Just like the Great One himself, according to Wine Spectator the 2007 Cabernet vintage wears a 99 — at least if we’re talking about Napa. And aren’t we always when it comes to big bold Cabs?
“More great Cabernets were made in Napa in 2007 than at any other time or place in California history,” writes James Laube in November’s feature.
The most recent issue of the venerable wine magazine hit my doorstep yesterday (you read that right: not on the Kindle or iPad, folks) and reminds me once again why sometimes print is sometimes still worth celebrating. Reading Spectator is a bit like indulging in some Harlan; it’s big, juicy, and glossy. It’s a welcome escape. I’m not so sure the experience would be the same on the iPad — although maybe with Wired-like whiz-bang features I suppose it could actually be better.
When the annual California Cab issue comes out I immediately skim through it. I want to know how our cellar rats fare. Are any in the top 10? How did Harlan do? Etude? Silver Oak? Inquiring minds must know! I’ll admit more than a being a bit of fanboy for all things Napa. Living here now for twelve years makes me feel a certain amount of hometown pride.
Like baseball, these roundups of stats and profiles connect in different ways. Loni has an eye towards valuation. I have mine towards score, and age-ability. So I suppose between the two of us we’d almost add up to a normal person — almost.
A quick aside on scores. For me at least, WS continues to be “it.” Despite the noise you hear, the occasional dust up in the blogosphere and the little puppy dog bloggers bouncing up and down highway 29, James Laube is “it” (and, of course, Robert Parker as well) when it comes to scoring Cabs.
To be clear, it’s not that blogs and new media don’t have influence. They do. The future is clearly ours for the taking.
But there are two factors that someone like Laube brings to the table in Gretzky-like proportions: experience and pedigree.
For those reasons, I put lock and stock in his opinion. It’s not that others don’t count, of couse they do. But I find it more than a little presumptuous some of the let’s pour scalding oil on the old media curmudgeons attitude that unnecessarily pervades some of the younger wine writers out there. Often it comes across as naive (maybe I too have ventured into that territory once too often), not revolutionary. To those that decry the need for scores, I partially agree. How do you quantify taste and personal preference? Then again, America’s favorite past time is all about the numbers. Titles and badges are nice, but in the end it’s the numbers that tell the story and define a place in history. Lady Bing is nice on Gretzky, but the numbers tell the story: 894 (most goals), 1,963 (most assists), 12 seasons with 40-or-more goals, the longest point scoring streak at 51 games, plus 56 other records.
Schrader Cellars continues to rock the wine world. They took the top four spots with two perfect scores of 100 and two scores of 99 for their 2007 cabs. I’ve never had Schrader, so I can only imagine what’s in store the day that I get a chance. The only 100-point wine I’ve ever tasted was a wine by Cardinale. Well respected wine writer Steve Heimoff of Wine Enthusiast awarded the score, and I had a chance to taste it at Toast of the Town earlier this year.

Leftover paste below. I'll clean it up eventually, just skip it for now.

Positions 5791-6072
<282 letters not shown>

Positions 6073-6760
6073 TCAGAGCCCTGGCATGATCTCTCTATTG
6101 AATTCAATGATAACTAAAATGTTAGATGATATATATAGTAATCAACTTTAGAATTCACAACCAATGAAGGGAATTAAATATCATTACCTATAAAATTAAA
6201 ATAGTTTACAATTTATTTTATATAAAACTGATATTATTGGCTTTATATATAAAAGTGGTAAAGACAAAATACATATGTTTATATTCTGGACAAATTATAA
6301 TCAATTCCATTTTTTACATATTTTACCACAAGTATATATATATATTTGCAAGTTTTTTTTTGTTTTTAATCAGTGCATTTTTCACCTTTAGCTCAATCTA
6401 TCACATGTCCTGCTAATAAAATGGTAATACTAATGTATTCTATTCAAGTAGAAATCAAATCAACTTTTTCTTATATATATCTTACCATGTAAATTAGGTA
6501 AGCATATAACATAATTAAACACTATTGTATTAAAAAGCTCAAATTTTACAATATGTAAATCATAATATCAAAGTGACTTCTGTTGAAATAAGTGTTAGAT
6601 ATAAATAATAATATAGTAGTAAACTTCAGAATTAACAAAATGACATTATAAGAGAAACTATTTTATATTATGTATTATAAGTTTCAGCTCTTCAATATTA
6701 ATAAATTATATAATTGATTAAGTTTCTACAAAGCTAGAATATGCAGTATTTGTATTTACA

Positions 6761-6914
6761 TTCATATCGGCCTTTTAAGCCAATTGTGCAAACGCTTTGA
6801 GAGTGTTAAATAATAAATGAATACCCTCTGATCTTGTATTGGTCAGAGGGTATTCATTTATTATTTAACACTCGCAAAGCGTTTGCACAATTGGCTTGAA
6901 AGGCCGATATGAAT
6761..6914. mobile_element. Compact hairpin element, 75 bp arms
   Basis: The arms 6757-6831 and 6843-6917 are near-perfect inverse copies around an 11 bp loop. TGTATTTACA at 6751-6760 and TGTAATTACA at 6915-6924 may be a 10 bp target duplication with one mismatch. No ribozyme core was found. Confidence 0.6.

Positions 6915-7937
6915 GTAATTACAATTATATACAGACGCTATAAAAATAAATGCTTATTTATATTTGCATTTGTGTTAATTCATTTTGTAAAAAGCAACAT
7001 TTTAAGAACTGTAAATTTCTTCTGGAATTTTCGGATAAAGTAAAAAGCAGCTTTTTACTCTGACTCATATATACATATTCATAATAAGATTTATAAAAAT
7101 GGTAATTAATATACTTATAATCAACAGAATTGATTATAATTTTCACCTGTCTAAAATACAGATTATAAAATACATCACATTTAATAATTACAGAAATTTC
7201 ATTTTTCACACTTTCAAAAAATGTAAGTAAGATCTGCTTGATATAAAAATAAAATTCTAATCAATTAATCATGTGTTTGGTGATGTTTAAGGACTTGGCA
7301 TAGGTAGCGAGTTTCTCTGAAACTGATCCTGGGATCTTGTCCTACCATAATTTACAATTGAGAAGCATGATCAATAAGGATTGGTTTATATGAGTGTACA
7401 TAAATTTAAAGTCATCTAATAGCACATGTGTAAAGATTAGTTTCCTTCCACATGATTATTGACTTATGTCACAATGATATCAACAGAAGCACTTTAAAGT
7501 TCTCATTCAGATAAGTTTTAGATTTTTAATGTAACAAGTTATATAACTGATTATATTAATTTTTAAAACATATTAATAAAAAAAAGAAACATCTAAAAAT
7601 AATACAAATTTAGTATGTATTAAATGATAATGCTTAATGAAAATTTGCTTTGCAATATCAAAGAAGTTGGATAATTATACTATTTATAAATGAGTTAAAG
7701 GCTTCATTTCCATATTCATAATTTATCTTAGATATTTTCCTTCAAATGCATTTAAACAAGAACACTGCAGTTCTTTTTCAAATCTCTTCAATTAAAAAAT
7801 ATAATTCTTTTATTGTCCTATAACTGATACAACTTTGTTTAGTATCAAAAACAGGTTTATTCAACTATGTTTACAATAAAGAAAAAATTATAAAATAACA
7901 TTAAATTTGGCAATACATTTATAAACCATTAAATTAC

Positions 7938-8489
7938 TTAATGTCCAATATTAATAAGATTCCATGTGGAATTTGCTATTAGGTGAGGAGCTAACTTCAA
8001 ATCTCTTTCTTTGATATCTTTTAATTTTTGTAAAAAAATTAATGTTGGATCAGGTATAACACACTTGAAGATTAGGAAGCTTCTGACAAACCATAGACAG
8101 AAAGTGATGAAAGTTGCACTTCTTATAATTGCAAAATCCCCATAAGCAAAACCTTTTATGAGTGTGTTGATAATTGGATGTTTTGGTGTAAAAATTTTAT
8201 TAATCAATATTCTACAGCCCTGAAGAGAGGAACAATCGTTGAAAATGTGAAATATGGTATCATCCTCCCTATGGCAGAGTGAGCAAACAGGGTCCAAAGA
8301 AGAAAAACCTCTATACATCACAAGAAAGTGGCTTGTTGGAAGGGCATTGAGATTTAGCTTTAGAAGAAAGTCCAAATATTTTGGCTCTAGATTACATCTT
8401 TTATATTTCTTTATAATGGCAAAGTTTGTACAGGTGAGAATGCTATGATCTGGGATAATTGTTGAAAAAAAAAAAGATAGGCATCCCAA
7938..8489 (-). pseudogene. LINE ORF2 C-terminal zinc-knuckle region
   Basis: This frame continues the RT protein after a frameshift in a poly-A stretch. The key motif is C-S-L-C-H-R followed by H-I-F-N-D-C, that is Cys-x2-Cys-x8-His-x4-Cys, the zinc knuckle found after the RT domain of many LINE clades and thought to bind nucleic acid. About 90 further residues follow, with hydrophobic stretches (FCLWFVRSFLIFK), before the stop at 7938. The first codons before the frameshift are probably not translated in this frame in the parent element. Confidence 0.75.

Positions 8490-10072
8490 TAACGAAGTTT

Screaming Eagle, the Avatar of wine, apparently also delivers the goods, with a score of 98-points for their Oakville 2007. Again, a wine I have yet to taste.
Scarecrow, one of our cellar babies, rang in with 97-points which is pleasing considering its price tag. But, I wonder, when will we ever crack it open. Probably at least five to ten years from now.
Caymus, another of our favorites (and at $130 a relative bargain compared to this pricey lot) came in at 96-points. “A firm, ripe, muscular wine..”
Harlan also came in with 96-points, but at $500 won’t necessarily win the PQR prize anytime soon.
For those of us that like to enjoy a daily and weekly Cab without arranging off-shore micro-financing, then there are 23 value picks, of which all except two are under $40. Not bad.
Crossing over to Sonoma County, the vintage for Cabs, as it is for other years is far less impressive. It typically will cost between 10 and 12-points, kind of like the temperature difference between San Francisco and San Jose. For Sonoma, I’d suggest thinking Pinot or Chardonnay.
Scanning the back section of Spectator, it’s not hard to realize that we’re in a golden age of sorts. The quality of wine is spectacularly high. It seems new world wine makers have figured this thing out. No longer rarified air, more than 190 wines received scores of 90-points or more.
Increasingly choice is more about preference, and less about finding a good wine.
Do you prefer Burgundies? Or big bold Napa Cabs? Or do you like the earthiness and farm-like qualities typically associated with Pinots? If you’re big on tannins and the grill, then maybe you’re a Zin fan. And let’s not even get into terroir, we could be here for ages talking about style and nuance — then again, that’s part of the thrill and conversational qualities that wine can bring to our lives.
Wine prices, just like Hollywood salaries and just about every other industry under the sun save for the Apple juggernaut, have been hit hard. Fortunately, the quality has not been (2010 notwithstanding…?). Tonight, maybe I’ll take a break from my regularly scheduled Artesa or Peju and head into the cellar for something a little more decadent. That secret would stay just between me and GrapeStories; Loni is all about the collecting, not so much the tasting part that I’m all to eager to practice daily.
Parting thought: is it just me or could Wine Spectator use a splash of sex appeal? I don’t necessarily mean airbrushed FHM or Stuff spreads, but there must be at least a few decent looking tasting room babes out there, no? Maybe it’s just me…